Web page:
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Citations of:

“Psychopathy, Moral Reasons, and Responsibility”

In Alexandra Perry C. D. Herrera (ed.), Ethics and Neurodiversity (2013)

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  1. A Conditional Defense of Shame and Shame Punishment.Erick Jose Ramirez - 2017 - Symposion: Theoretical and Applied Inquiries in Philosophy and Social Sciences 4 (1):77-95.
    This paper makes two essential claims about the nature of shame and shame punishment. I argue that, if we properly understand the nature of shame, that it is sometimes justifiable to shame others in the context of a pluralistic multicultural society. I begin by assessing the accounts of shame provided by Cheshire Calhoun (2004) and Julien Deonna, Raffaele Rodogno, & Fabrice Teroni (2012). I argue that both views have problems. I defend a theory of shame and embarrassment that connects both (...)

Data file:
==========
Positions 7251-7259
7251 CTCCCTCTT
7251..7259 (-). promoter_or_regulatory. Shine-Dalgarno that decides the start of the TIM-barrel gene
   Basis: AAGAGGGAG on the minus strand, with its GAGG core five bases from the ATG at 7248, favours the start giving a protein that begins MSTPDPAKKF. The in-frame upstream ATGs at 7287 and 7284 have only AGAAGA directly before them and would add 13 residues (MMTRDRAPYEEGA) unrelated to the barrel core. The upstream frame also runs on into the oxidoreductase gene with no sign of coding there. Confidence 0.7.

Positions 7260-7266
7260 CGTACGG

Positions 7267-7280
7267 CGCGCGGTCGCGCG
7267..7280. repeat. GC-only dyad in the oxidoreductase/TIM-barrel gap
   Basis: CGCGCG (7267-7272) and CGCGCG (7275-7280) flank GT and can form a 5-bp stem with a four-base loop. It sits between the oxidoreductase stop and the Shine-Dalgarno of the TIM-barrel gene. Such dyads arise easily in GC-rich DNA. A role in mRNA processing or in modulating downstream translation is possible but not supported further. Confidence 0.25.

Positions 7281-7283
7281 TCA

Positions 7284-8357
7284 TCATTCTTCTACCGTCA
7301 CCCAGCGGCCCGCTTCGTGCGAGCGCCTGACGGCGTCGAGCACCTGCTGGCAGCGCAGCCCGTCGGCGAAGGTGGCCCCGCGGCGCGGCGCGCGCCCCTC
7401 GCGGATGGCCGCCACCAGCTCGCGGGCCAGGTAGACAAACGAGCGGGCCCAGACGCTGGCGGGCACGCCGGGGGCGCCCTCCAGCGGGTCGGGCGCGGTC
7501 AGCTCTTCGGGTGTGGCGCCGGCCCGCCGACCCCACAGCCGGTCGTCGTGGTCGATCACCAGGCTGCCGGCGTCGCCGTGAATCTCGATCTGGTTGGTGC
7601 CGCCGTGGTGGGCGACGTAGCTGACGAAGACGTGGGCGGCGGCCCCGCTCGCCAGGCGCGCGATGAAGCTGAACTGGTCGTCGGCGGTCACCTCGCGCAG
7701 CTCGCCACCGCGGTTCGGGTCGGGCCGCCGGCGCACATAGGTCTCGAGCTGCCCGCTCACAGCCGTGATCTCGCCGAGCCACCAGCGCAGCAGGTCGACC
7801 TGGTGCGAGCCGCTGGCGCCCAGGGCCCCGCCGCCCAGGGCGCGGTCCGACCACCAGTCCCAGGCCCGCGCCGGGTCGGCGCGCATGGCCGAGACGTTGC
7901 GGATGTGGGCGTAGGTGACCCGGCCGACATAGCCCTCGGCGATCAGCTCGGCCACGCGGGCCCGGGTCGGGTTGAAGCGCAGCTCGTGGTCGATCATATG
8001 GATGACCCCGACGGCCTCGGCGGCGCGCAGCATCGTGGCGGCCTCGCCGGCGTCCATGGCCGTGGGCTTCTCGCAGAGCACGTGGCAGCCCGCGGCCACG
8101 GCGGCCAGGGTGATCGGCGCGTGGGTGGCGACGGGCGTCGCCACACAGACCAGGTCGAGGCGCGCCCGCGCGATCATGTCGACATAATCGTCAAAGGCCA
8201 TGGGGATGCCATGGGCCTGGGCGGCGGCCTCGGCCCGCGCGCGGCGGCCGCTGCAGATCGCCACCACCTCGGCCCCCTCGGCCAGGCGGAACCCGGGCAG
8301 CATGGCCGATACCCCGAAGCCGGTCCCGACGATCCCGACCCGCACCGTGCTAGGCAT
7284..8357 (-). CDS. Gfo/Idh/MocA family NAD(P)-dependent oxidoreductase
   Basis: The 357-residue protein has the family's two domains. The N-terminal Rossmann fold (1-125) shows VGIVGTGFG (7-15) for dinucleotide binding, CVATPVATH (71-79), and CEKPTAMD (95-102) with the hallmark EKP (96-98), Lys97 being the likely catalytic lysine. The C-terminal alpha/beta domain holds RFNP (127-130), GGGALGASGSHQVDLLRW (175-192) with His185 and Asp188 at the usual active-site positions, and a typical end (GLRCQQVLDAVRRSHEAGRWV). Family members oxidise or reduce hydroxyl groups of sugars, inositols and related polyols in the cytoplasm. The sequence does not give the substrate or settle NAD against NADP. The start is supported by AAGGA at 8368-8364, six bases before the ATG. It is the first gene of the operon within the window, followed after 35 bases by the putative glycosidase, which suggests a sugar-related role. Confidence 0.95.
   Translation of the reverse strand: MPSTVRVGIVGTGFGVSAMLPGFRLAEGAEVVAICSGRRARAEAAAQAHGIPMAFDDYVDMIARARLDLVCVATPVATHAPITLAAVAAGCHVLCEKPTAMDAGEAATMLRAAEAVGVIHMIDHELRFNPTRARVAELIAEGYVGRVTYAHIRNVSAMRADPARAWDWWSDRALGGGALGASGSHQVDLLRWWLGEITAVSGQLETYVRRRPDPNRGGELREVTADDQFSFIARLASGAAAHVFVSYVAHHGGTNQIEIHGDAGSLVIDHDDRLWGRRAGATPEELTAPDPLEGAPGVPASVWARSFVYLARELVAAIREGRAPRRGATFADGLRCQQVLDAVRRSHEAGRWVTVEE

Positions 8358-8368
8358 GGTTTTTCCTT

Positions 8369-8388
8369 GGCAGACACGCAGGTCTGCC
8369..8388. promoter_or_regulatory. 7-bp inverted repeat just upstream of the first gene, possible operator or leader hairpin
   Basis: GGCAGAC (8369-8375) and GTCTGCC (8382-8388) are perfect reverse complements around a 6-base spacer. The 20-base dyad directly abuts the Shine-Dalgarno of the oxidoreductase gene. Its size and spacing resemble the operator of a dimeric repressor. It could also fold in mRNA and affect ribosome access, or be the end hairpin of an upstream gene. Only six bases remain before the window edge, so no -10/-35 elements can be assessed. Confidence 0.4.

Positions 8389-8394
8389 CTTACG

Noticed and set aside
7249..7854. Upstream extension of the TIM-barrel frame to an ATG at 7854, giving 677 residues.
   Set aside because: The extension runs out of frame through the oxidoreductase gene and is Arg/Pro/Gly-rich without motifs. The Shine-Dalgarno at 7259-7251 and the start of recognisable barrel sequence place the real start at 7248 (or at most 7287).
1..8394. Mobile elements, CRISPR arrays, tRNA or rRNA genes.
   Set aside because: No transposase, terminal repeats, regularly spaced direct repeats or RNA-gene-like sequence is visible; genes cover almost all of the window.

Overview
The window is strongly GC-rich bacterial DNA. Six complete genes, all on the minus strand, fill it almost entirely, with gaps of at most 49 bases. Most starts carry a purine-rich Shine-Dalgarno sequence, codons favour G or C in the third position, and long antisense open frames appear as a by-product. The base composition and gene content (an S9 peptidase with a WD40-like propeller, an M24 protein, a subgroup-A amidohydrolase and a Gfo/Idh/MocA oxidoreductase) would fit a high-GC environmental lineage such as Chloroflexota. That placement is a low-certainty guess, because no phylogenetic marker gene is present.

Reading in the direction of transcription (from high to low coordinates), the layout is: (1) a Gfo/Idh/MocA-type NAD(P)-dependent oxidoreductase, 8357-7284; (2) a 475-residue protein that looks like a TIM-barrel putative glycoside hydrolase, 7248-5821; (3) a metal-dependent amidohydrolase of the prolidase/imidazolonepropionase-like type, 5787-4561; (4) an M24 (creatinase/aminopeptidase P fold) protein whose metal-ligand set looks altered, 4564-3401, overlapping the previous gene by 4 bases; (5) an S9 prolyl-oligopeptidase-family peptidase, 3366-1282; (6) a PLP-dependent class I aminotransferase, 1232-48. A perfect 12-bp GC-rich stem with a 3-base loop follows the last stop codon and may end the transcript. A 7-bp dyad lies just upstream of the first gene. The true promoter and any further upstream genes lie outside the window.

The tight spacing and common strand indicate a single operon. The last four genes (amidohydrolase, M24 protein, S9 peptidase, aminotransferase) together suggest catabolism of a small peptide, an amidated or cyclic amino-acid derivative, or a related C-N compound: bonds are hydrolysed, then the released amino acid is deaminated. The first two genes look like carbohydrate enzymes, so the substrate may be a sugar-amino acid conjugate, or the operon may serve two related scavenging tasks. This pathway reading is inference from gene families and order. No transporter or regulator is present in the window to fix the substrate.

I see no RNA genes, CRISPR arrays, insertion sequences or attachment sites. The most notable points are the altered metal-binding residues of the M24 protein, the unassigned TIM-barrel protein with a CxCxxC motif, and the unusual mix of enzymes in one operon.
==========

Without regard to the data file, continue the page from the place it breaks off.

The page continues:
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  • Receptivity, Reactivity and the Successful Psychopath.Erick Ramirez - 2015 - Philosophical Explorations 18 (3):330-343.
    I argue that psychopathy undermines three common assumptions typically invoked in favor of moderate reasons responsive theories of moral responsibility. First, I propose a theory of psychopathic agency and claim that psychopathic agency suggests that the systems underlying receptivity to reason bifurcate into at least two sub-systems of receptivity. Next, I claim that the bifurcation of systems for receptivity suggests that reactivity is not “all of a piece” but that it too decomposes into at least two subsystems. Lastly, I argue (...)
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  • Neurosurgery for Psychopaths? The Problems of Empathy and Neurodiversity.Erick Ramirez - 2016 - American Journal of Bioethics Neuroscience 7 (3):166-168.
    I argue that deep brain stimulation (DBS) is a bad approach for incarcerated psychopaths for two reasons. First, given what we know about psychopathy, empathy, and DBS, it is unlikely to function as an effective treatment for the moral problems that characterize psychopathy. Second, considerations of neurodiversity speak against seeing psychopathy as a mental illness in the first place.
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